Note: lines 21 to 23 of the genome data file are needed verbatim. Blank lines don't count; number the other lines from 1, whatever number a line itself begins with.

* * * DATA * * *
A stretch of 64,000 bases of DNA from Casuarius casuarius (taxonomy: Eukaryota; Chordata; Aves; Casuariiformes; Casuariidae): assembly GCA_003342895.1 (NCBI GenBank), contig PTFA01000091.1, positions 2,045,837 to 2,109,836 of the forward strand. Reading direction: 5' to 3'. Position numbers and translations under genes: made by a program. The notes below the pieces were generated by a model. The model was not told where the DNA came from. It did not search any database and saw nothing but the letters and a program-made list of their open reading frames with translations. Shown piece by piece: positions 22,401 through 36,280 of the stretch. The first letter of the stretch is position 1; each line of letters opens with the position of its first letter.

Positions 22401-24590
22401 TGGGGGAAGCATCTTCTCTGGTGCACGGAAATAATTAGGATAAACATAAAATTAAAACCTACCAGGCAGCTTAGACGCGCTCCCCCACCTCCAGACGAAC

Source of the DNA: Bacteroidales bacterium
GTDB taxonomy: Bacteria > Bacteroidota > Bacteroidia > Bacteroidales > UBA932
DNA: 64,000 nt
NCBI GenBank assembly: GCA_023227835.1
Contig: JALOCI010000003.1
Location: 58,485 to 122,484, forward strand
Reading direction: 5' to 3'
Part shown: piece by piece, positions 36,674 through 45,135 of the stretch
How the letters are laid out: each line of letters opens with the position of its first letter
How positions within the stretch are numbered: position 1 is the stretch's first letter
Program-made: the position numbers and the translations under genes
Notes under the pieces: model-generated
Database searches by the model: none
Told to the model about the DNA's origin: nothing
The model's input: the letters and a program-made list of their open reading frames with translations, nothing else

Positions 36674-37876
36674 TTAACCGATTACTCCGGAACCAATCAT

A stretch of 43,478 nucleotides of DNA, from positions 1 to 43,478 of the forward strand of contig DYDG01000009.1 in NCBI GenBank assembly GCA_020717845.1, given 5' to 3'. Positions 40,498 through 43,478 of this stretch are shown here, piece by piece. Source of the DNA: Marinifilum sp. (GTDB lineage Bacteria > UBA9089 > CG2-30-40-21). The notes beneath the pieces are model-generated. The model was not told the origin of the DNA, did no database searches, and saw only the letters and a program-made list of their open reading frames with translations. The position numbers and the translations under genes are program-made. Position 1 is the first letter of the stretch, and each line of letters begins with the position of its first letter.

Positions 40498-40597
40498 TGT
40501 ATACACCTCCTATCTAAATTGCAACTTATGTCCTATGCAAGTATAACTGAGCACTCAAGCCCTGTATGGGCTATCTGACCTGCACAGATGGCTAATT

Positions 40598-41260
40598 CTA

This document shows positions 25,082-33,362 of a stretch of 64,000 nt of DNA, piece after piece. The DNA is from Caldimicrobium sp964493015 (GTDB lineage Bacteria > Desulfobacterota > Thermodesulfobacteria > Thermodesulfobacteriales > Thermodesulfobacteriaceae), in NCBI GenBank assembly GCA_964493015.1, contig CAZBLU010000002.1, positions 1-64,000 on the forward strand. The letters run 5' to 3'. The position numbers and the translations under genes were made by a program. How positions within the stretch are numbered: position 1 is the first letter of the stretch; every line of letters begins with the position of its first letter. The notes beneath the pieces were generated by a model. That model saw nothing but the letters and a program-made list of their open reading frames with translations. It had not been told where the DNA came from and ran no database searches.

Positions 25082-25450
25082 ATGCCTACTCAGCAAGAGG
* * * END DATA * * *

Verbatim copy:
A stretch of 43,478 nucleotides of DNA, from positions 1 to 43,478 of the forward strand of contig DYDG01000009.1 in NCBI GenBank assembly GCA_020717845.1, given 5' to 3'. Positions 40,498 through 43,478 of this stretch are shown here, piece by piece. Source of the DNA: Marinifilum sp. (GTDB lineage Bacteria > UBA9089 > CG2-30-40-21). The notes beneath the pieces are model-generated. The model was not told the origin of the DNA, did no database searches, and saw only the letters and a program-made list of their open reading frames with translations. The position numbers and the translations under genes are program-made. Position 1 is the first letter of the stretch, and each line of letters begins with the position of its first letter.

Positions 40498-40597
40498 TGT